Virtually famous: The Americans
The latest in a long line of hard-to-google bands, The Americans (not the popular TV show, the influential Robert Frank photographic series or the race of people) are an LA group who are currently moving in the kind of circles that should increase their brand recognition.
In 2015 they were the backing band for the likes of Nick Cave and Courtney Love at a tribute concert to Allen Ginsberg’s Howl. This month they’ll be seen on the BBC playing in American Epic, a multi-stranded project masterminded by Jack White, T Bone Burnett and Robert Redford that tells the story of the earliest recorded music in the US.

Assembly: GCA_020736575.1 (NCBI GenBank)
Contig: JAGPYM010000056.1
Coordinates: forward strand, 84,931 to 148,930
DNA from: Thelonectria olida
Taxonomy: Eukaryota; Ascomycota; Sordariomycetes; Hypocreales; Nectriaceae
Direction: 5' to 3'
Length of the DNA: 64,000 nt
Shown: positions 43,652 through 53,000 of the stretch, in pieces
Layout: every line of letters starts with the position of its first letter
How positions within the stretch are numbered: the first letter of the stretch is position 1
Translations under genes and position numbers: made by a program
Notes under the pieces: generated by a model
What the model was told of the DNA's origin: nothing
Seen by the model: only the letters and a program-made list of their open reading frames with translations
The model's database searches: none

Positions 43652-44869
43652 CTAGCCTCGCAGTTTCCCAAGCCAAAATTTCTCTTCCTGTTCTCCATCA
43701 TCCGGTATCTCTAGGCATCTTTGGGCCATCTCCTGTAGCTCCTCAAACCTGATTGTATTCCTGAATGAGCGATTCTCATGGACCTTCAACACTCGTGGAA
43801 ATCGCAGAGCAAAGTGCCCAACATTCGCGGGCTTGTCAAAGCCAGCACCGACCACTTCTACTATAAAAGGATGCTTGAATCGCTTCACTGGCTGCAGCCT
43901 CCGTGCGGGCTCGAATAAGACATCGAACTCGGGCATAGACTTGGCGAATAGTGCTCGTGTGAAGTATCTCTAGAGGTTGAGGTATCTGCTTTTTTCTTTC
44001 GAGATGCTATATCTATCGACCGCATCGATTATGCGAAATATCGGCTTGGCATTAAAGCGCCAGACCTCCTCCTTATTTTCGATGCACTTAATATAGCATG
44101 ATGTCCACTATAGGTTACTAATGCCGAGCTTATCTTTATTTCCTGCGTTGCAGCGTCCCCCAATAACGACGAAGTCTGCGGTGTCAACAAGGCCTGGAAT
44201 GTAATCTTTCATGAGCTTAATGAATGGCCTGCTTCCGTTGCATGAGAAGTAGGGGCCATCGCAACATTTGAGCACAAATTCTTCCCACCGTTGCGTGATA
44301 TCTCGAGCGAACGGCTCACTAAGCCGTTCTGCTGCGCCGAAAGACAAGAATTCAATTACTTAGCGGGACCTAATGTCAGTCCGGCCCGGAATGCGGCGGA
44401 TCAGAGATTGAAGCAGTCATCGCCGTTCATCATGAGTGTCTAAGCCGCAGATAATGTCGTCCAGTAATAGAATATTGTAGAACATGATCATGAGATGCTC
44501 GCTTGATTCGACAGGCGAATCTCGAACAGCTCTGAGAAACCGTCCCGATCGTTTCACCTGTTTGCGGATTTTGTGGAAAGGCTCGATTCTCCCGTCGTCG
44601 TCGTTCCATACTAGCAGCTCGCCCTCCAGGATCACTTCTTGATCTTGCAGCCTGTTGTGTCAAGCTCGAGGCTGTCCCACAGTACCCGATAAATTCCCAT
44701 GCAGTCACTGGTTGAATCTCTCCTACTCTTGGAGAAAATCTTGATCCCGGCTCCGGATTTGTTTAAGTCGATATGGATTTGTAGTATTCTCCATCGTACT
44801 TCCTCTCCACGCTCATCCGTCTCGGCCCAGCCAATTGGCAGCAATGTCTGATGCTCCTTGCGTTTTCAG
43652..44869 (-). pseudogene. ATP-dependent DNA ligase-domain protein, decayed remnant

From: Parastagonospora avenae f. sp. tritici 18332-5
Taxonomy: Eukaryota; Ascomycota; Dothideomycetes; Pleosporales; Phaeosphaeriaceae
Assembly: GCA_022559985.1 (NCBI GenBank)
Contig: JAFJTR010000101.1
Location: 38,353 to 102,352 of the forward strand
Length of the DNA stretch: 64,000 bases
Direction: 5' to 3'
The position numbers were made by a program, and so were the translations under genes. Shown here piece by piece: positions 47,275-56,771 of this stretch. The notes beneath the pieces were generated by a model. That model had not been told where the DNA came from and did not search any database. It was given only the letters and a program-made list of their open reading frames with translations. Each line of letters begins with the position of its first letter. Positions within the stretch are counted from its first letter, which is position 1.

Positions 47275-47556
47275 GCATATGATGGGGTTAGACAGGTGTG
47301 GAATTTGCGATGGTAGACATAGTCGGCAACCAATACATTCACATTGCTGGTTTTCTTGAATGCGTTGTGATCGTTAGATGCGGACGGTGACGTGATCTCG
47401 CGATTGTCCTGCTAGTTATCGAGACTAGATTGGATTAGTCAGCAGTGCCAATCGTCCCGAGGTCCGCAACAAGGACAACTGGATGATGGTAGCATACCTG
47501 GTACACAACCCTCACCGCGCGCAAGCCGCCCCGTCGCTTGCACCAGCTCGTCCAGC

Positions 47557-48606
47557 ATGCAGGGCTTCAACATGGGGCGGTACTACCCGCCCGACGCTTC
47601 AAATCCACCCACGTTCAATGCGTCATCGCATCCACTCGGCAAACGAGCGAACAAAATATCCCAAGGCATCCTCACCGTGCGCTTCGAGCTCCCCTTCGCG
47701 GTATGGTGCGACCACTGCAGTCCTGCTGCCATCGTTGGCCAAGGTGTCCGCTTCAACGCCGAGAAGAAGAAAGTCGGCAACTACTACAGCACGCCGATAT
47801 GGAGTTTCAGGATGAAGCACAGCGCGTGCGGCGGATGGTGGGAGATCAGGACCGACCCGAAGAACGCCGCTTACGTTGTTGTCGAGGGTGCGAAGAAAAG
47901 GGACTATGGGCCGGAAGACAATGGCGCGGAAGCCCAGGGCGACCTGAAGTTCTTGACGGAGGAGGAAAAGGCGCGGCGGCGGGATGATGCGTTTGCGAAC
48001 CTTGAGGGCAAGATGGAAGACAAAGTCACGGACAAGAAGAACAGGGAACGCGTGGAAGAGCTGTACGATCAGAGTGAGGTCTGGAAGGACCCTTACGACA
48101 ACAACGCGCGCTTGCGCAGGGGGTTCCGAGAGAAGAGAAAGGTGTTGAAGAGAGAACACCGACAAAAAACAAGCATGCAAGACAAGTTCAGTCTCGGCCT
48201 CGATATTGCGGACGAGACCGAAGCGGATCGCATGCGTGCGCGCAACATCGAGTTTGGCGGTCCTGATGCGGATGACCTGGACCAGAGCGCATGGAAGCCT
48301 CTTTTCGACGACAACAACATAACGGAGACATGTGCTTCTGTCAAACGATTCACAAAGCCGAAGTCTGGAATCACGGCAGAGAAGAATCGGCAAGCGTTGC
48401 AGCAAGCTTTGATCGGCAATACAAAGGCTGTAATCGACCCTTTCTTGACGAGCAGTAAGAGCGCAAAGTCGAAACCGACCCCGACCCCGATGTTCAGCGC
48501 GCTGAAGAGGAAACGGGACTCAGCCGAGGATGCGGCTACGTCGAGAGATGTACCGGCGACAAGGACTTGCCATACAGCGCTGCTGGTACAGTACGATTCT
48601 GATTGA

The Americans were involved in the reconstruction of 1920s recording equipment and worked as the house band to participants including Elton John, Beck and Willie Nelson.
The show will be broadcast in three parts, and there’s also a book and two compilation albums. The first is a 100-song collection of those original dusty compositions, such as Gonna Die With My Hammer In My Hand by Williamson Brothers & Curry and I Wish I Was a Mole In the Ground by Bascom Lamar Lunsford. The second features recordings by today’s artists, including The Americans, using the ancient kit.
Then there’s their own debut album, due in July, which features comparatively forward-thinking roots rock in the vein of Bruce Springsteen. They’re working hard, like good Americans should.